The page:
7 Habits Author Offers 10 Tips to Effectively Achieve Your Goals in 2006
SALT LAKE CITY, Dec 21, 2005 /PRNewswire-FirstCall via COMTEX News Network/ -- As the New Year
approaches, we reflect on the past year and how we can improve in various
areas in our lives during the coming year. Often, we set resolutions that are
so overwhelming we set them aside only a few days or weeks later. So how do
you overcome the urge to write a New Years Resolution that will be broken
within the first two weeks of January?
"My advice to everyone this year is to resolve not to set New Years
Resolutions," said Stephen R. Covey, vice chairman of FranklinCovey
(NYSE: FC) and best-selling author of "The 7 Habits of Highly Effective
People" and "The 8th Habit: From Effectiveness to Greatness". "Instead,
identify one or two goals you really want to accomplish this year, and figure
out the steps you will have to take to achieve them."
Setting a long list of New Year's resolutions year after year and never
completing one can be discouraging over time. Covey offers insight into how
you can create more meaningful annual aspirations that -- with focus,
commitment, planning and determination -- you can actually accomplish in 2006.
These 10 tips from Covey offer a more effective alternate to the infamous
New Years Resolution.
1. Set goals instead of New Year's resolutions.
New Year's resolutions are changes you wish to make or goals you want
to achieve over the course of the year, but for most people, a year is
too long to stay focused on a single goal. Instead, set long or
short-term goals that can be broken down into smaller pieces and more
easily accomplished over time.
2. Begin with the end in mind.
To begin with the end in mind means to start with a clear
understanding of your destination. What do you really value in life?
What is most important to you? By keeping that end clearly in mind,
you will better understand where you are now so that you can make
certain that the goals you set and the steps you take daily to achieve
those goals are in line with what you have defined as supremely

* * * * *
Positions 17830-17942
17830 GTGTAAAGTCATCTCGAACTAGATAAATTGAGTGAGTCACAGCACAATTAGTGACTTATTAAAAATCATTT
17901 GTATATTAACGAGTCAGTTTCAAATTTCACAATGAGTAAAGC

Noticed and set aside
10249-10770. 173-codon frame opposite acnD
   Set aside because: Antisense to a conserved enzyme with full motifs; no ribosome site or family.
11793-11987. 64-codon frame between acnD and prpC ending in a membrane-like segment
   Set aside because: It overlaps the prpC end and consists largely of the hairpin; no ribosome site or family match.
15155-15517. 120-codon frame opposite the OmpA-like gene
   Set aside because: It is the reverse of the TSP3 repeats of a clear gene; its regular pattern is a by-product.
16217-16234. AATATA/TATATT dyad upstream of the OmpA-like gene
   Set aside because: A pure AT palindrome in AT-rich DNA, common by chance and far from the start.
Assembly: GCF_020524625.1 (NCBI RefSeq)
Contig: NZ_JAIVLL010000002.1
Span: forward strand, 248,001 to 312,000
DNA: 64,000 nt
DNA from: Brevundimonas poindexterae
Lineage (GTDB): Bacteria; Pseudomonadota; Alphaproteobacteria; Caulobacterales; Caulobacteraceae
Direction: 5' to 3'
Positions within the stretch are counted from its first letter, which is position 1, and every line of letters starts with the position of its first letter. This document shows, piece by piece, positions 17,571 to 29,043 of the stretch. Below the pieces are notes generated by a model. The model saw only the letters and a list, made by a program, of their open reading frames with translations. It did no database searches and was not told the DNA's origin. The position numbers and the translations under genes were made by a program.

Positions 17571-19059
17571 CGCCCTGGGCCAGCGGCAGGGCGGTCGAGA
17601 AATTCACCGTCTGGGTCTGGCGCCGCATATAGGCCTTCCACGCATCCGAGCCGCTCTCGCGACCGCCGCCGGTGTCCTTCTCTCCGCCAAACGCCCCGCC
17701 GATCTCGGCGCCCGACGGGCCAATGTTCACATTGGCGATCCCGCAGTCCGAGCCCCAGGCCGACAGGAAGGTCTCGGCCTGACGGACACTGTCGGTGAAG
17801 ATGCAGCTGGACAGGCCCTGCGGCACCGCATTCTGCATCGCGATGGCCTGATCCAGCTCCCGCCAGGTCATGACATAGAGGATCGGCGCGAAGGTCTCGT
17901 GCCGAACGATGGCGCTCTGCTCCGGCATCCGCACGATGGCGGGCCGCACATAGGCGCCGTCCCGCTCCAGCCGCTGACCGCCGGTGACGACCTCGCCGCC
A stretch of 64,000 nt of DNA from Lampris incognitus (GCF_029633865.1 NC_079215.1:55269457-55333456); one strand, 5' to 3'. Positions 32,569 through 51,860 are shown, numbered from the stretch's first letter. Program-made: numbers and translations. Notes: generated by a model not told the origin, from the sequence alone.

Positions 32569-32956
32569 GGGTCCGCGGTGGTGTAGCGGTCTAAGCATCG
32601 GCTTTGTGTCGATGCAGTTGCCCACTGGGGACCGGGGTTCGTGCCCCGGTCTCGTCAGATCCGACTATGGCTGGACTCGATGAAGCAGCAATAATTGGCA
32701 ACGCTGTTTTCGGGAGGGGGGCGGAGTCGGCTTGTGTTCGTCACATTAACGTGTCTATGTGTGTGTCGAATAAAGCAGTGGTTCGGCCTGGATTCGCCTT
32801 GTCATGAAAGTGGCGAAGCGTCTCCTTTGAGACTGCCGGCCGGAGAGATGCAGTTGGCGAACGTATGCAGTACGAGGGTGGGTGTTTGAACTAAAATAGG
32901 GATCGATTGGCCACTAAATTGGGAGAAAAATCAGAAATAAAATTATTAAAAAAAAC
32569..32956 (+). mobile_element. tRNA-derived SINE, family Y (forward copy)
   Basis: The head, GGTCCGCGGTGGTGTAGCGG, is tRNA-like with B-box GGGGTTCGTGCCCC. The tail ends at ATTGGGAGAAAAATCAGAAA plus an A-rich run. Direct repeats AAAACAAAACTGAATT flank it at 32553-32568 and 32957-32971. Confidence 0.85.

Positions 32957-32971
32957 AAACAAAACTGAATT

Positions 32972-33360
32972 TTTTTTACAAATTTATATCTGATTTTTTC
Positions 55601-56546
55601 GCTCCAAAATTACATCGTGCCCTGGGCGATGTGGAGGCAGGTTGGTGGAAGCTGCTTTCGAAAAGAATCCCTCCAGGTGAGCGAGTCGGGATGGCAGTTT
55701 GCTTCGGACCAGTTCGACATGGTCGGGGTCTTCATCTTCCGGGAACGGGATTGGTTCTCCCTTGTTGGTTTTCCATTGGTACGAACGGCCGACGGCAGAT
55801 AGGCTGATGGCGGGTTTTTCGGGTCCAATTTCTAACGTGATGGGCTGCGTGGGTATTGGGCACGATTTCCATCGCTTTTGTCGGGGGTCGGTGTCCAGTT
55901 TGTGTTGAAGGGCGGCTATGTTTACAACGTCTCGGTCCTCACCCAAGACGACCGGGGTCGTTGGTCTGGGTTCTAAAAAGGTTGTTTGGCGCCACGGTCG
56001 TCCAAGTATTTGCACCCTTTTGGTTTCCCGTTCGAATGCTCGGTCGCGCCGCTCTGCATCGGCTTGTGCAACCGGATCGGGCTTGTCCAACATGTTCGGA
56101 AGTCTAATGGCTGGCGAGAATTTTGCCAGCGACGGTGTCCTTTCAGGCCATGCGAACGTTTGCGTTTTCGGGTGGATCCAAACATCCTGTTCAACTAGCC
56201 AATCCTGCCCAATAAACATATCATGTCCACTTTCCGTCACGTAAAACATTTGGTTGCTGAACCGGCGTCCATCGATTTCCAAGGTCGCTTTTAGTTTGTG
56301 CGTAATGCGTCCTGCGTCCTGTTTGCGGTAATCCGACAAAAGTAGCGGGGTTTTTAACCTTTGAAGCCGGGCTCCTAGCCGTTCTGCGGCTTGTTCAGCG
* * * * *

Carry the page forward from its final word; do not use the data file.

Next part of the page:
3. Don't set too many goals.
If you could only accomplish one or two goals over the next year, what
would they be? The answer to this question should determine your
goals. If you successfully complete the one or two goals, you will
have been more effective than years when you set five or more New
Year's resolutions and didn't complete any of them.
4. Commit to your goals and write them down.
Don't set a goal you are not passionate about. Set a goal that you
are inspired by and motivated to achieve. Making and keeping promises
to yourself is vital to achieving personal integrity, which enables
you to keep your promises to others. Once you have identified your
goals, write them where you can revisit them weekly or daily. The
more frequently you review your goals, the more likely you are to
5. Break your goals down into more manageable chunks.
Identify and write the steps you will take to accomplish your goal.
Tackle each of the steps identified as a single project so the entire
goal doesn't seem so overwhelming.
6. Assign realistic deadlines to each step toward your goal.
Order the steps toward your goal chronologically. Determine how long
each step will take, keeping in mind the day-to-day things you have to
do, and then set realistic deadlines.
7. Plan to review progress toward your goal weekly and daily.
Set aside time daily and weekly to review your progress and plan what
you will do in the upcoming day or week to move forward. Focus on the
most important tasks you must complete in order to reach your goal by
8. Reward yourself.
Determine some motivating rewards for each step you complete on time.
Each time you complete a step toward your goal, celebrate your success
with the reward!
9. Find a mentor.
Enlist the help of someone you trust to help you as you work toward
your goal. Find someone who will encourage you when you are
struggling and celebrate your successes, not someone who help you feel
10. Don't give up when you slip-up.
When you slip-up, recognize it as a mistake and find a way to get back
on track. You may have to start your goal over, reevaluate the
deadlines you have set, or think through other ways to achieve your
end in mind. Be willing to adjust and change your plan, but don't
give-up or let guilt crush your motivation.
"As people enable themselves to achieve one or two goals for the year that
are most meaningful, they will find power, peace of mind, and confidence in
their abilities because they have achieved what they set out to accomplish,"
said Covey. "Your commitment to achieving what matters most will become the
foundation for tremendous accomplishments and contributions. You will become
the change you seek to make."
FranklinCovey (NYSE: FC) is the global leader in effectiveness training,
productivity tools, and assessment services for organizations and individuals.
FranklinCovey helps companies succeed by unleashing the power of their
workforce to focus and execute on top business priorities. Clients include
90 percent of the Fortune 100, more than 75 percent of the Fortune 500,
thousands of small and mid-sized businesses, as well as numerous government
entities and educational institutions. Organizations and individuals access
FranklinCovey products and services through corporate training, licensed
client facilitators, one-on-one coaching, public workshops, catalogs, more
than 100 retail stores and www.franklincovey.com. FranklinCovey has nearly
1500 associates providing professional services and products in the United
States and for 37 international offices, serving more than 100 countries.
Jennifer Tate, +1-801-817-5276, email@example.com, or Debra Lund,
+1-801-817-6440, firstname.lastname@example.org, both of FranklinCovey